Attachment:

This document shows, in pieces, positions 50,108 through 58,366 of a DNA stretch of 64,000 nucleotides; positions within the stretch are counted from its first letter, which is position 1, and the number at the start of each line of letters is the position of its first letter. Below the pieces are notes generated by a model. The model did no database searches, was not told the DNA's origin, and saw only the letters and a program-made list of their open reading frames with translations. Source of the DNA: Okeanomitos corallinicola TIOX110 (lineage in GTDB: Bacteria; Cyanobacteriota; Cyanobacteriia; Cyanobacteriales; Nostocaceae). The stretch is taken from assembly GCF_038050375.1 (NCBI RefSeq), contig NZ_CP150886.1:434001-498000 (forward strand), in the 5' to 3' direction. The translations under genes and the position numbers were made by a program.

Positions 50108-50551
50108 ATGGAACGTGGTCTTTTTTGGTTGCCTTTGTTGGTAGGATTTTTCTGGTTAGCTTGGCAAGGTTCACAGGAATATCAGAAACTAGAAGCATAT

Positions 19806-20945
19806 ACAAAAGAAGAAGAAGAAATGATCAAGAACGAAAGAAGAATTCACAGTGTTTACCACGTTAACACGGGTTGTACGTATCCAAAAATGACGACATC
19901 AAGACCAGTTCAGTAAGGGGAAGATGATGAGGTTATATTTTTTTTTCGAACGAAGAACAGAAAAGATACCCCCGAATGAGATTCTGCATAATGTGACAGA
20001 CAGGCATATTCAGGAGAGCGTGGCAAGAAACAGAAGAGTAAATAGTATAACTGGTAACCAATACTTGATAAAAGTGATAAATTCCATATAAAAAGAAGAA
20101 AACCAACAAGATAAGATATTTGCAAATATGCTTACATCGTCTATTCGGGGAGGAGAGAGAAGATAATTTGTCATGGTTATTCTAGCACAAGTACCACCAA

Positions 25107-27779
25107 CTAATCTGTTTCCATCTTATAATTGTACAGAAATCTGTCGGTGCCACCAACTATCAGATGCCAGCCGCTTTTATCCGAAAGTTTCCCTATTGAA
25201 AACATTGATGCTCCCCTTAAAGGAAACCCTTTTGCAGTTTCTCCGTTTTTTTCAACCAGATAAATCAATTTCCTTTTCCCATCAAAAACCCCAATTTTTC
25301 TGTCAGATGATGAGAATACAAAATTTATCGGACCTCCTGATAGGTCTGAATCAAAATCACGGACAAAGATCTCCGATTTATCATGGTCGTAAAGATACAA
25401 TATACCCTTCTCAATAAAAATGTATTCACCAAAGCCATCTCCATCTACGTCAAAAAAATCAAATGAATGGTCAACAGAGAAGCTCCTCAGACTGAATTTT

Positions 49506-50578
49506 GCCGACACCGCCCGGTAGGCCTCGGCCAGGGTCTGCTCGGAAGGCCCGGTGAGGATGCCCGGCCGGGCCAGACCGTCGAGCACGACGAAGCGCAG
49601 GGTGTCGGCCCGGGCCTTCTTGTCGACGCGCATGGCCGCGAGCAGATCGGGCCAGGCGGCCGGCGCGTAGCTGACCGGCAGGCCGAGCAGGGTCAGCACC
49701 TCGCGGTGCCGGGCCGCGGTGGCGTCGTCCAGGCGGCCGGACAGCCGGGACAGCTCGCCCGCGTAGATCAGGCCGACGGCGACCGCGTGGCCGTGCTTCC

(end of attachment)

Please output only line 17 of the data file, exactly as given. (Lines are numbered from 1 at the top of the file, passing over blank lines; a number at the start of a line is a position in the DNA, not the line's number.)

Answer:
49701 TCGCGGTGCCGGGCCGCGGTGGCGTCGTCCAGGCGGCCGGACAGCCGGGACAGCTCGCCCGCGTAGATCAGGCCGACGGCGACCGCGTGGCCGTGCTTCC